Find the Latest Resources in Education Today
August 18th, 2011
Press Release: Indiana schools deliver fresher content with Digital Curriculum, One-to-One adoptions
INDIANAPOLIS, August 17 – Students from several Indiana districts are going back to school this year with lighter backpacks. The movement towards digital curriculum has meant that some courses will no longer adopt traditional textbooks. Instead, schools are taking a more focused approach by delivering customized curriculum via one-to-one devices.
“The need to provide more up-to-date information, which could be delivered using a technology device in each student’s hands instead of a dated textbook, was one driving factor with our decision to go 1:1,” says Tim Resler, Technology Supervisor at Beech Grove City Schools. BGCS will be using a platform called CurriculumLoft, which allows teachers to collaborate and consolidate all types of digital teaching resources, such as video clips, websites, Microsoft Word/Excel/PowerPoint, SMART Notebook files, ExamView, etc. Once schools populate their CurriculumLoft Cloud, a new technology known as CurriculumLoft Explore1to1 allows them to sync this curriculum to a 10” android device.
The ability for course resources to be stored locally on student devices was an important factor for Crothersville Community School Corporation. “CCSC is located in a rural, high poverty area,” says Assistant Principal Drew Markel. CurriculumLoft allows students to access materials on their devices even where Internet access is not available, such as their homes.
When it comes to choosing the right device, school administrators can become overwhelmed by the plethora of options. “We looked at MacBooks, iPads, netbooks, and laptops,” says Resler. However, several decision factors – including cost, ability of the device to be Adobe Flash enabled, and the ability to manage a high number of devices with limited resources – led them to an android-based device called Kuno. “Using textbook rental fees to pay for the devices, we didn’t want to raise fees for students,” adds Resler. At a price point under $350, Kuno makes a viable one-to-one option for many schools.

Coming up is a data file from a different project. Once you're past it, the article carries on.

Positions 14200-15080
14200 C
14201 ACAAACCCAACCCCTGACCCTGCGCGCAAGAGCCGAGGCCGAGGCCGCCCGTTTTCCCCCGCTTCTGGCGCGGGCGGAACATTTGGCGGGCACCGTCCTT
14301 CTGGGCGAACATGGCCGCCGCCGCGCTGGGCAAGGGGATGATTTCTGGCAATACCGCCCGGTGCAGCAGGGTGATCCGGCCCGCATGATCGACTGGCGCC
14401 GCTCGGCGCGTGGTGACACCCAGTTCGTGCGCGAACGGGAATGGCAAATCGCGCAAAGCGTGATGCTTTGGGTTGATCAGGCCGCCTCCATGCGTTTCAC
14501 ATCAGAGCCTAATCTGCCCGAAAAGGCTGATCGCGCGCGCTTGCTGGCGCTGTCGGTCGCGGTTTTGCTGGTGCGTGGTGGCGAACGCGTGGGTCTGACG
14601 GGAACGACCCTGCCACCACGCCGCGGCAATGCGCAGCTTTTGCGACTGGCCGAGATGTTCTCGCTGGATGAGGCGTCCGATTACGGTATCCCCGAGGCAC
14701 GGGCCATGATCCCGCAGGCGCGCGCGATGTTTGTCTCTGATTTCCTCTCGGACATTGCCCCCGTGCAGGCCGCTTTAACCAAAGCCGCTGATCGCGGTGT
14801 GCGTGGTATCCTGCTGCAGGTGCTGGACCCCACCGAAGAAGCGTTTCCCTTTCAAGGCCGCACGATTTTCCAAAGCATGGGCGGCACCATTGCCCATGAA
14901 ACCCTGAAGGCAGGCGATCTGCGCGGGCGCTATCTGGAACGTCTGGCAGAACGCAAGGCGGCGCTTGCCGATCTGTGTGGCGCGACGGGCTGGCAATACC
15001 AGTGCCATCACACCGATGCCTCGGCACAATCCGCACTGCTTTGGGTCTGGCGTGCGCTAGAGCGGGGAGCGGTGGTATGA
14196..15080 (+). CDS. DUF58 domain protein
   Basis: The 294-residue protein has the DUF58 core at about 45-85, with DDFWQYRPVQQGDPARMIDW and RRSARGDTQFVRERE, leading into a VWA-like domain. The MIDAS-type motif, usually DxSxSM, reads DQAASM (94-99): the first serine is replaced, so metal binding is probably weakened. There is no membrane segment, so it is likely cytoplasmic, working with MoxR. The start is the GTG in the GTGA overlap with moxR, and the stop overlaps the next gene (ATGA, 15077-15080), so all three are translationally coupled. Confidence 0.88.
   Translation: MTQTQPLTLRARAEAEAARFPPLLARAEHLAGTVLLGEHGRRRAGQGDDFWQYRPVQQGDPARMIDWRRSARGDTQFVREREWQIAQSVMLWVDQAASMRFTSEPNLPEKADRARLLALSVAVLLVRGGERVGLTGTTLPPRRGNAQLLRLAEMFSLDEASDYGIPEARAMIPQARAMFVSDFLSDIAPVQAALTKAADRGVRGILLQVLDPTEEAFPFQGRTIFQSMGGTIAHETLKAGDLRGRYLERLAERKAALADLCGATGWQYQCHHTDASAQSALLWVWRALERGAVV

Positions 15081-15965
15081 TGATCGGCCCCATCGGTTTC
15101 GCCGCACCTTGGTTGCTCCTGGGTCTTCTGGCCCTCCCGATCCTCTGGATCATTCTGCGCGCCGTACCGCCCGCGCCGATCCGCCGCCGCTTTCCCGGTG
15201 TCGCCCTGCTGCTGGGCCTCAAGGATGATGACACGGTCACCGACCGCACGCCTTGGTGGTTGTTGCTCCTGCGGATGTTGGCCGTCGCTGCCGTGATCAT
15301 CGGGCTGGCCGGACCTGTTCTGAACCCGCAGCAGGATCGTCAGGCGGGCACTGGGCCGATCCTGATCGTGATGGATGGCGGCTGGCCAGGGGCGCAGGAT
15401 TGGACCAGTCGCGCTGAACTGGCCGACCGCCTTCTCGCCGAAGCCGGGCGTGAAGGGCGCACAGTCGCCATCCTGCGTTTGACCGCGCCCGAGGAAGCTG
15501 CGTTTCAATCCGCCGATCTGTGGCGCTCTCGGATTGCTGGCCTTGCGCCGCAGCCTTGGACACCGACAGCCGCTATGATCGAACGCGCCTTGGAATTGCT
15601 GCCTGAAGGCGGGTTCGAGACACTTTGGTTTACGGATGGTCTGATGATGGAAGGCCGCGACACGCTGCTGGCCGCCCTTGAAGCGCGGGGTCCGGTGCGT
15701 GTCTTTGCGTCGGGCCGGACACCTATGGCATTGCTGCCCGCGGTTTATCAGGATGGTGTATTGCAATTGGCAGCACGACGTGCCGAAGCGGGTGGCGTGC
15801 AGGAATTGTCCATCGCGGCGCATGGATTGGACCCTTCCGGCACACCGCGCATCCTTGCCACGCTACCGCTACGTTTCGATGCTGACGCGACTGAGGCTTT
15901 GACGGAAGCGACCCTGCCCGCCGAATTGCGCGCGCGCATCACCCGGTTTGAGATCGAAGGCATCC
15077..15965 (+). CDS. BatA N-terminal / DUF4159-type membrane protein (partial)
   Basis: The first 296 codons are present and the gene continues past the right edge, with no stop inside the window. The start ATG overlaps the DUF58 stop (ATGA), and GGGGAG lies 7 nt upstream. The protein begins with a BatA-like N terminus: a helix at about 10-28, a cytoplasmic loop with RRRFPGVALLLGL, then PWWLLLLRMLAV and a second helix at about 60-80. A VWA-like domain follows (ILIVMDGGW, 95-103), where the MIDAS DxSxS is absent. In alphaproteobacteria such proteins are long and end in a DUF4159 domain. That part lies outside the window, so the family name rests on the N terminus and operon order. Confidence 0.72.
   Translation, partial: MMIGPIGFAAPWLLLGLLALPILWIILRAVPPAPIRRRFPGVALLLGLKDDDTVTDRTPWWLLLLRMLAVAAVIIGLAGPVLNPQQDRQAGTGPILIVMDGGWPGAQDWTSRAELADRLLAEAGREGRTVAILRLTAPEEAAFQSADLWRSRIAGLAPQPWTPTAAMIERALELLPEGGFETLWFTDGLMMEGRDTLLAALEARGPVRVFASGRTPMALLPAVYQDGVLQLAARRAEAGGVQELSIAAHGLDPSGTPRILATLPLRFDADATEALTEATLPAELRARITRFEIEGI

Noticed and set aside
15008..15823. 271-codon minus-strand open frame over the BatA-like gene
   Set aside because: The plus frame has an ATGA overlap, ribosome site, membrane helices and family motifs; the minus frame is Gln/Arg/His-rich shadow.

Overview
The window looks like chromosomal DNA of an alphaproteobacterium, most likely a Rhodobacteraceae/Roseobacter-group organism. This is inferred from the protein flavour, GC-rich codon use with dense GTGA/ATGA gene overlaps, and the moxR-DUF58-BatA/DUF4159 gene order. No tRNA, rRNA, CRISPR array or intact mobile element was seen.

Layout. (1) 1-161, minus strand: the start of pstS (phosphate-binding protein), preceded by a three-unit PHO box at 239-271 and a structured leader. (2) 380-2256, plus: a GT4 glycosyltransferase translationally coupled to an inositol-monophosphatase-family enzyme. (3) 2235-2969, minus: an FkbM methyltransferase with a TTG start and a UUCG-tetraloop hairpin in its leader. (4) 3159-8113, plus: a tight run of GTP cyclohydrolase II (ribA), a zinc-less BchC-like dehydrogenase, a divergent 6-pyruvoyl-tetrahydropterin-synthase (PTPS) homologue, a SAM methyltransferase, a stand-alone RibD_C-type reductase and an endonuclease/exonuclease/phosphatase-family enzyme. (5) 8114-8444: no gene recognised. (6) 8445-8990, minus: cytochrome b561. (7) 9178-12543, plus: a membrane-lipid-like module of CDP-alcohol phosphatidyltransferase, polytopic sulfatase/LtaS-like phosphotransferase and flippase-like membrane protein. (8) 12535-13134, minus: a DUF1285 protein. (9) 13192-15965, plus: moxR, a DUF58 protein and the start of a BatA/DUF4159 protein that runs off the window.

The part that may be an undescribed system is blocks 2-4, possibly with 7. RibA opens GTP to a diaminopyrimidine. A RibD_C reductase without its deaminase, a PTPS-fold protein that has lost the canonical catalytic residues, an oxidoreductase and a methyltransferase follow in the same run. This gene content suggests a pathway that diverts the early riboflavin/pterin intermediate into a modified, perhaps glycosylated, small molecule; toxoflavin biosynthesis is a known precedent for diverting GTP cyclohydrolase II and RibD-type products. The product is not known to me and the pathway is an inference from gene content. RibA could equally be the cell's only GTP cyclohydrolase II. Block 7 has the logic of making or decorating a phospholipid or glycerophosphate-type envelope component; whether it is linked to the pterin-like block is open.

It seems that today’s students are more inclined to become engaged in lessons when technology is involved. “Many students are already acclimated to using touch screen based technology, so the use of the Kuno is not a hard transition for the students to make at all,” says Markel. “As a corporation, we decided that we must keep pace with technology to keep our students marketable in today’s workplace.”
For product information about CurriculumLoft or Kuno, please contact Tech Innovation at 855-813-6210, or visit www.curriculumloft.com and www.mykuno.com.
About Tech Innovation
Tech Innovation is a manufacturer representative firm for the educational technology industry. For more information about Tech Innovation, visit www.techinnovation.com.
Editorial Contact: Alicia Peters, 765-437-7154, email@example.com